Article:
Humans are the weakest link in self-driving, autonomous supply chains

autonomous supply chains

The frontrunners in supply chain digitalization are busy creating self-driving supply chains, but the human brain cannot keep up with those developments. That was the conclusion of Sean Culey, author of Transition Point, at this year’s inNOWvate Supply Chain Event. “We won’t achieve autonomous supply chains until we dare to trust the new algorithms and their outcomes.”

By Marcel te Lindert

The global pandemic meant that many people were forced to spend more time at home. To combat the loneliness, more people than normal acquired a pet, which drove a rise in sales of dog food and cat food. “There’s no planning system in the whole world that could have predicted that in advance. It was triggered by a whole series of sequential developments that no one could have imagined,” said Sean Culey.

The author – whose book Transition Point is being added to Supply Chain Media’s new knowledge bank – cited the example to illustrate the challenges of the current times. He referred to the “waves of creative destruction” washing over the world, each spanning a period of 40 to 50 years. They all start with a period of experimentation and entrepreneurship and end with a period characterized by efficiency and exploitation. “We have just emerged from the previous wave and are now at the beginning of a new one. That is accompanied by uncertainty and unpredictability.”

Paradigm shift

In the previous wave, the supply chain emphasis was on low costs, but now that we are in the new wave companies are discovering that a cost focus has a downside. Globalization has resulted in more risks and longer lead times. Resilience has vanished from many supply chains, leading to numerous problems over the past 18 months. “The new wave is creating a paradigm shift. In the new wave, the customer is in charge rather than the company. We’re moving from a single channel with fixed costs to a combination of channels with flexible costs. We’re also moving from linear supply chains to circular ones and we’re increasingly selling services and experiences rather than products.”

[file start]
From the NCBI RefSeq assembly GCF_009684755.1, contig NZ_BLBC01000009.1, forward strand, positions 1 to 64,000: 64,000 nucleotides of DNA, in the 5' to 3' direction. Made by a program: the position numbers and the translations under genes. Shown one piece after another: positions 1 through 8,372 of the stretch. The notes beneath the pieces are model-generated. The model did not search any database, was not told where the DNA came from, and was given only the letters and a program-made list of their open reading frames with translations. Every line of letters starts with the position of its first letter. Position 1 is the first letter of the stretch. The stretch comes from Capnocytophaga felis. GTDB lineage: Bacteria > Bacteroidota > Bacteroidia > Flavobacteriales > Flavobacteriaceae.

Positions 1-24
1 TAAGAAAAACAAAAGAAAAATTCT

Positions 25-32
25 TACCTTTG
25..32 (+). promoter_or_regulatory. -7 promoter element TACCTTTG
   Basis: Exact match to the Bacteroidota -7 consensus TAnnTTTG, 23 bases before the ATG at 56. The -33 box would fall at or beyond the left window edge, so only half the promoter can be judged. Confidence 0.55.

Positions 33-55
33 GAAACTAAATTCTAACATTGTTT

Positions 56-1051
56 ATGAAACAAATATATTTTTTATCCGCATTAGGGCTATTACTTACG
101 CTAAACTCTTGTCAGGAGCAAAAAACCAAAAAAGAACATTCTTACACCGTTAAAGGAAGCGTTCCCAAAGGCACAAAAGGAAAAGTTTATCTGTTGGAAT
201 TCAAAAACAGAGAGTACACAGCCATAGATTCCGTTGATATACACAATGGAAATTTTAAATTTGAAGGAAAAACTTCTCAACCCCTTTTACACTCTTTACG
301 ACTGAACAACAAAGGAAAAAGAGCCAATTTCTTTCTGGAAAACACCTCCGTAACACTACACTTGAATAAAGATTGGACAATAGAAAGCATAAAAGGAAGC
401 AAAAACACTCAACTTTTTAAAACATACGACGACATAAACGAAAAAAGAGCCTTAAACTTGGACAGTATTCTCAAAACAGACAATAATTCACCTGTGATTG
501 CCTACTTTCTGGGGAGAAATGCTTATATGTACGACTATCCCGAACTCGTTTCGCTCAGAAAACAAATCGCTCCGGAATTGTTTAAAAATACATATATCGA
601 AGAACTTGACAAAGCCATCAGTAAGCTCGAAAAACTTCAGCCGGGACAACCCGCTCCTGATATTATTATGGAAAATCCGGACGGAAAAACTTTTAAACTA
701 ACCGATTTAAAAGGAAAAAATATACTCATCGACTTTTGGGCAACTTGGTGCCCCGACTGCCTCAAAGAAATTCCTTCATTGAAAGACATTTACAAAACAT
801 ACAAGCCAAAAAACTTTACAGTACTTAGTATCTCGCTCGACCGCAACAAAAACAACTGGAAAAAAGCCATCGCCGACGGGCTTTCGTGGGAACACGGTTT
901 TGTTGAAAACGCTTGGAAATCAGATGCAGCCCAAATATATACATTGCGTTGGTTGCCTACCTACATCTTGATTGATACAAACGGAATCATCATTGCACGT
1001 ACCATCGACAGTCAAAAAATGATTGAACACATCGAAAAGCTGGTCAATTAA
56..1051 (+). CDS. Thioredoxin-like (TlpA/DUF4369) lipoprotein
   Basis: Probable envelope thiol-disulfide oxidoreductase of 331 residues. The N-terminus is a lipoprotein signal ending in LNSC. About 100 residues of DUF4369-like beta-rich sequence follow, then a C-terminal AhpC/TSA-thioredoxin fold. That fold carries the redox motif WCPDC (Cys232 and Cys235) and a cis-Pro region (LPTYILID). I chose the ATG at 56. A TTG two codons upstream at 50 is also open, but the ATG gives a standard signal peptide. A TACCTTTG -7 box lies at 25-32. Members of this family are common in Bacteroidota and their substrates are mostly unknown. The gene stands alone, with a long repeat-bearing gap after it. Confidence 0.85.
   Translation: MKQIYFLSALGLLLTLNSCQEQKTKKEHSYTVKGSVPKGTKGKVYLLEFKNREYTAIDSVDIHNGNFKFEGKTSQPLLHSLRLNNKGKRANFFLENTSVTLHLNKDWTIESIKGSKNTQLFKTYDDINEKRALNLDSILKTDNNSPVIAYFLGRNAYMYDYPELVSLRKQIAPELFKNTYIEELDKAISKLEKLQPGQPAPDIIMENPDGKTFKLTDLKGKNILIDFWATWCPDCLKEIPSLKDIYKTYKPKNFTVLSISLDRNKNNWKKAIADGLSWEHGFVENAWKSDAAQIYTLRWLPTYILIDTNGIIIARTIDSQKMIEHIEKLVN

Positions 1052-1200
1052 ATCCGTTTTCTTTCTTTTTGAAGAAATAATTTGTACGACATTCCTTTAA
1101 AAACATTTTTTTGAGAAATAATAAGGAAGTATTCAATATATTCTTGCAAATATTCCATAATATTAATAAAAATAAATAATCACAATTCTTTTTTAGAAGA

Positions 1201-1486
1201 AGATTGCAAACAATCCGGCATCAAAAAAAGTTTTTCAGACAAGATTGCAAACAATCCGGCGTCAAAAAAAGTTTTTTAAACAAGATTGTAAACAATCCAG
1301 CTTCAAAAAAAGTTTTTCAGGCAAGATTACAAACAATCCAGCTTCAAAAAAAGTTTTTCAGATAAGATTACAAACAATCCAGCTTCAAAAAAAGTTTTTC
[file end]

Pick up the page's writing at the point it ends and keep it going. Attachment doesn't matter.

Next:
Culey described how, in previous waves, manual labour was increasingly replaced by machines. Today’s machines are now so intelligent that they are performing ever-more tasks that have so far been done by the human brain. “We’re approaching the era in which the newest machines are smart enough to control the earlier machines. That will lead to automation of the entire end-to-end supply chain.”

Humans are too slow

The pandemic has accelerated these developments. According to Culey, consumers are behaving differently and have new wants and needs. Companies are responding to this with new business models. “We have to adapt our supply chains to this. Humans are too slow, our forecasts are not accurate enough and our planning cycles are too long to respond quickly to these developments. There will be a shift to cognitive software systems which will result in fully autonomous, self-driving supply chains where machines make the decisions and only report back to humans afterwards. Companies like Unilever, Merck and Johnson & Johnson are already working on this.”

The problem is that the amount of data and computing power is increasing, but the human brain can no longer keep up. Culey gave an example of planners who tend to adjust the outcomes of planning systems, but actually make the results worse rather than better. “We’re used to understanding how our systems work, but we’re now getting systems that we can no longer comprehend. We won’t achieve autonomous supply chains until we dare to trust the new algorithms and their outcomes.”

Digitalization is not an end in itself

Culey explained that he foresees a supply chain which offers more personalized products, services and experiences, which is more automated than ever and which is more localized than it is today. “This will lead to shorter, stronger and also more sustainable supply chains.” The necessary transformation poses challenges for companies, since the supply chain of the future requires a different mindset, different leadership and different approach to organizational management.

“The companies at the top of the Gartner Supply Chain Top 25 have three characteristics in common. First, they have an organization focused on long-term value creation rather than short-term profit optimization. Second, they are developing new, agile business models in which the supply chain plays a crucial role. And third, they are ‘digital directors’ who understand how to use digital technologies to keep the flywheel of those business models turning. That’s very important. Digitalization is not an end in itself, but a means to achieve the strategy. The question is, how can we use digitalization to formulate better value propositions and create better supply chains?” he concluded.